her, ongoing. May She who loves
blossoms bloom again in our eyes

as we admire a purple pride of fall
garden. May Her essence enter us.
May we become what we might.

May She remember and remind us,
Mnemosyne, Goddess of memory,
inventor of the language we need

now more than ever. Speak to us.
Tell us the news in the old way we
once knew. Keep in touch, please.

©Penn Kemp

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Books Read, 2017

Ah, the season of lists…

Here’s to curling up with a good book! Happy reading…

Poetry highly recommended:
Roo Borson, Rain, road, an open boat
Susan McCaslin, Into the Open
Sharon Thesen, The Receiver
Daphne Marlatt, Reading Sveva

Some of my favourite prose this year: all by Canadian women!:

Eden Robinson, Son of a Trickster
Alison Pick, Strangers With the Same Dream
Claire Cameron, The Last Neanderthal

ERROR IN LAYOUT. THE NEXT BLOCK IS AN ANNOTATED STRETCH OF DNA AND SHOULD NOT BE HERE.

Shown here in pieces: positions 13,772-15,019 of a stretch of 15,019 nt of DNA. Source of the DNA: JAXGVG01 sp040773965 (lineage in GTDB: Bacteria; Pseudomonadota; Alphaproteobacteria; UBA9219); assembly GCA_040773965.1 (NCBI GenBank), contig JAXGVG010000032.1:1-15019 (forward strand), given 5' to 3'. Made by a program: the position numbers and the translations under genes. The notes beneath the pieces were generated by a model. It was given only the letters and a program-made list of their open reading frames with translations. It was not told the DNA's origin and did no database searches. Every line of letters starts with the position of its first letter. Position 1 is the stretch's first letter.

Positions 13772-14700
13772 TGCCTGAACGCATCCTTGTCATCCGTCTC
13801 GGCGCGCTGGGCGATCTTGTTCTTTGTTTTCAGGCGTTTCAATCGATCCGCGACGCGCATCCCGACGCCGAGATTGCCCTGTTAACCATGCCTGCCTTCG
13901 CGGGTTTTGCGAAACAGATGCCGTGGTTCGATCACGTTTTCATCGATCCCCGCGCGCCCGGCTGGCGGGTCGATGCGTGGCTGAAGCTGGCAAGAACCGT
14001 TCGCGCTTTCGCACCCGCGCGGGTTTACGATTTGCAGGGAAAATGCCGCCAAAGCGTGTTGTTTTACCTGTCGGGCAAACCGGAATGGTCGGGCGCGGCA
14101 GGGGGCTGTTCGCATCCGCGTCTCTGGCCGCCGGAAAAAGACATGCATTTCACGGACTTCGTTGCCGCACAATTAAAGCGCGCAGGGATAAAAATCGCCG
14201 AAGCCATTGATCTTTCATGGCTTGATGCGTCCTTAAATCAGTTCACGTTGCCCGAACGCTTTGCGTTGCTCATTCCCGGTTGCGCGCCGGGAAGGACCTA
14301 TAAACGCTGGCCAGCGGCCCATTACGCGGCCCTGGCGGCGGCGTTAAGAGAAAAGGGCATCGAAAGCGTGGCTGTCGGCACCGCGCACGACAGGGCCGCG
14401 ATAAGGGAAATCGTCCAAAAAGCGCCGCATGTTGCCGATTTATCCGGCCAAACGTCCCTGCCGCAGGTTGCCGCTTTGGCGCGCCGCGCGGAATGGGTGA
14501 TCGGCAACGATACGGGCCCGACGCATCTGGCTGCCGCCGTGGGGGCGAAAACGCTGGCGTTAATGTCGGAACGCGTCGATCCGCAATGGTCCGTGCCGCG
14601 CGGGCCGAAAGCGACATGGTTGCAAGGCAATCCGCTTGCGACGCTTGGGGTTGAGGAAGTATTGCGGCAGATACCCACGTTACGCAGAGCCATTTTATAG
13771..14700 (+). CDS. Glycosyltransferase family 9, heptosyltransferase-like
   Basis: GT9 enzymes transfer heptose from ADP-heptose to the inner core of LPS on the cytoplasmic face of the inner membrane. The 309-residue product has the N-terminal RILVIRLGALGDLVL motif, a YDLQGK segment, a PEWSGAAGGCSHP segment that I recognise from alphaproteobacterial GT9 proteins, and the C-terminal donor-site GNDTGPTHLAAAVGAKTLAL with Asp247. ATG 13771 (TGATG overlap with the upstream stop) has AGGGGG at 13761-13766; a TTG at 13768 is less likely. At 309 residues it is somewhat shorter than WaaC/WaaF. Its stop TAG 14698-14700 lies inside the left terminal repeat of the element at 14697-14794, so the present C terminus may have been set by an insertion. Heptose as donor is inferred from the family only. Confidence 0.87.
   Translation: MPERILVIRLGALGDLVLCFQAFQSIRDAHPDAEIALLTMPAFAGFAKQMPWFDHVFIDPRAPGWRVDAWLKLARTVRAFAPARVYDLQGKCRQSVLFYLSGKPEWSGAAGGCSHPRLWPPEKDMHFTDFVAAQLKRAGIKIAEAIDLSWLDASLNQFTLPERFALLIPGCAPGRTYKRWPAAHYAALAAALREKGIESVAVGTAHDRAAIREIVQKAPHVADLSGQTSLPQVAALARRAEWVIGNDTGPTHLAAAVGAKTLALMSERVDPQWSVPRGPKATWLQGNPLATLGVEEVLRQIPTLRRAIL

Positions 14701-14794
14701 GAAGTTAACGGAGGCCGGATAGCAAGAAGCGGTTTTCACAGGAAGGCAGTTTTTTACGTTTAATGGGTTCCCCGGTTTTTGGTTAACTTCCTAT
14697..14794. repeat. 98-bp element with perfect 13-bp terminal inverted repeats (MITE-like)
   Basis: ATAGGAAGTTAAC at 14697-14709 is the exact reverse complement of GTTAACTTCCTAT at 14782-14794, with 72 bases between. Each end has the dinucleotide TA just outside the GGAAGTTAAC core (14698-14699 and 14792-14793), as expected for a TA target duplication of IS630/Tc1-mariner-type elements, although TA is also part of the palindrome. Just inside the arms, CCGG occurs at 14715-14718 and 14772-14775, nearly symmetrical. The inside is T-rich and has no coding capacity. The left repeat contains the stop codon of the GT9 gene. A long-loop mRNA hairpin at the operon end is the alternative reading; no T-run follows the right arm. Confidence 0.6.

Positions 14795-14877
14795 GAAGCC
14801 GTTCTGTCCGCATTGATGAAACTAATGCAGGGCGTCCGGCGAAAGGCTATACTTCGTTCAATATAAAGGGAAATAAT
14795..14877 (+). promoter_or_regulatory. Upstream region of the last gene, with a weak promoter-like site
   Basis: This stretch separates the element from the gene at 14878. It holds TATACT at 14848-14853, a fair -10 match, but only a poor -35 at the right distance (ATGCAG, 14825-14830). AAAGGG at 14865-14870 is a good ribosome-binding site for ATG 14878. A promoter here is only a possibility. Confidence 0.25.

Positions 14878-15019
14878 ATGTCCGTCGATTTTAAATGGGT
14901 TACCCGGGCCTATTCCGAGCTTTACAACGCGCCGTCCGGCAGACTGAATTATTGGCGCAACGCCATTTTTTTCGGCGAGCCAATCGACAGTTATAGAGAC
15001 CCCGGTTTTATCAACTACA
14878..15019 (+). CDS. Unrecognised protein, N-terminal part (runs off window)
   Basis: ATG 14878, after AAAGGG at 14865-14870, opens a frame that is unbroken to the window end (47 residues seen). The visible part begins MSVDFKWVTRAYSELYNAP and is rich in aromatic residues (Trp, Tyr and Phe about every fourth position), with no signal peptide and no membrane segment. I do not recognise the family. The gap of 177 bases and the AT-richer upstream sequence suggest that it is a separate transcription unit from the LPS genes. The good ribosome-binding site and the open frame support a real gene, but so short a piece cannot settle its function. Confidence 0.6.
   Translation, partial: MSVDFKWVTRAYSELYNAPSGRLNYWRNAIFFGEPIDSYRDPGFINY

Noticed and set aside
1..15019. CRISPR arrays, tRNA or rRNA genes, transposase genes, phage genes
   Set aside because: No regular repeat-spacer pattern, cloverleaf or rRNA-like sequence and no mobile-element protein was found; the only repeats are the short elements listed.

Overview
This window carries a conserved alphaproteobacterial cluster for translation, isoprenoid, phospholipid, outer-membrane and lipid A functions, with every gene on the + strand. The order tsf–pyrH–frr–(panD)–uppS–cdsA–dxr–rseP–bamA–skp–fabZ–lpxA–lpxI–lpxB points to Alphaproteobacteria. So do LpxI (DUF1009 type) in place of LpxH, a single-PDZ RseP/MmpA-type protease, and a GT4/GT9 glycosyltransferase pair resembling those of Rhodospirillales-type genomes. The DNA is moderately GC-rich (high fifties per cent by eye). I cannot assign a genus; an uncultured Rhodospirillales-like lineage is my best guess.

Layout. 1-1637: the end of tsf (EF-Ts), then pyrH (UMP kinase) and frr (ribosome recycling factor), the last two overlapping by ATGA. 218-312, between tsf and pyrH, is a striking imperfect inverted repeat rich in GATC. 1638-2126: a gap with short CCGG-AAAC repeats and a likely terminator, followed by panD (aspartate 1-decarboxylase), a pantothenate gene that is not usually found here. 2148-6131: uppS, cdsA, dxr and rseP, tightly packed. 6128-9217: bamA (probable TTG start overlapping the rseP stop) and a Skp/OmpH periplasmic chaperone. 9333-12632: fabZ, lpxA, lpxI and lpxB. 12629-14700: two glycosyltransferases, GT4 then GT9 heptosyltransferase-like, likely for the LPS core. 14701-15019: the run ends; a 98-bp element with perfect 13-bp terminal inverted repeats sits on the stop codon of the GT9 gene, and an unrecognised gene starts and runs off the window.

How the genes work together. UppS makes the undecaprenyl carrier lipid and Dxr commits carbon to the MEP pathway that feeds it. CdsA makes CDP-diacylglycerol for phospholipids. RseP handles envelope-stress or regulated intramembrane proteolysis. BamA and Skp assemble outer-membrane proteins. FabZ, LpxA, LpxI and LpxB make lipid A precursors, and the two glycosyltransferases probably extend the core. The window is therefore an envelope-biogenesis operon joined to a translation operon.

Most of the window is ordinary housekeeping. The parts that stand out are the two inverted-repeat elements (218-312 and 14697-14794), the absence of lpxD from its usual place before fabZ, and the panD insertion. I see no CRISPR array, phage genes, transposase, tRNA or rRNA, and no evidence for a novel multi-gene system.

Kyo Maclear, Birds Art Life: A Field Guide to the Small and Significant
Barbara Gowdy, Little Sister
Karen Connelly‏, The Change Room
Louise Penny, Glass Houses
Emma Donoghue, Landing

And two English writers:
Paula Cocozza, How to be human  
Margaret Drabble, The Dark Flood Rises

Not to mention the brilliant stylist, Adam Gopnik, At the Strangers’ Gate: Arrivals in New York, and James King, The Way It Is: The Life of Greg Curnoe

Here’s the list: an odd mixture.  Because of a concussion, I was limited to light reading for some months. Thank goodness for audio books!

Books Read, 2017

Cecelia Ahern, Lyrebird

Yehuda Amichai, The poetry of Yehuda Amichai / edited by Robert Alter

Kelley Armstrong, A darkness absolute

John Ashbery, Commotion of the birds / new poems by John Ashbery

Kate Atkinson, Emotionally weird: a comic novel

Kate Atkinson, Started early, took my dog

Kate Atkinson, When will there be good news?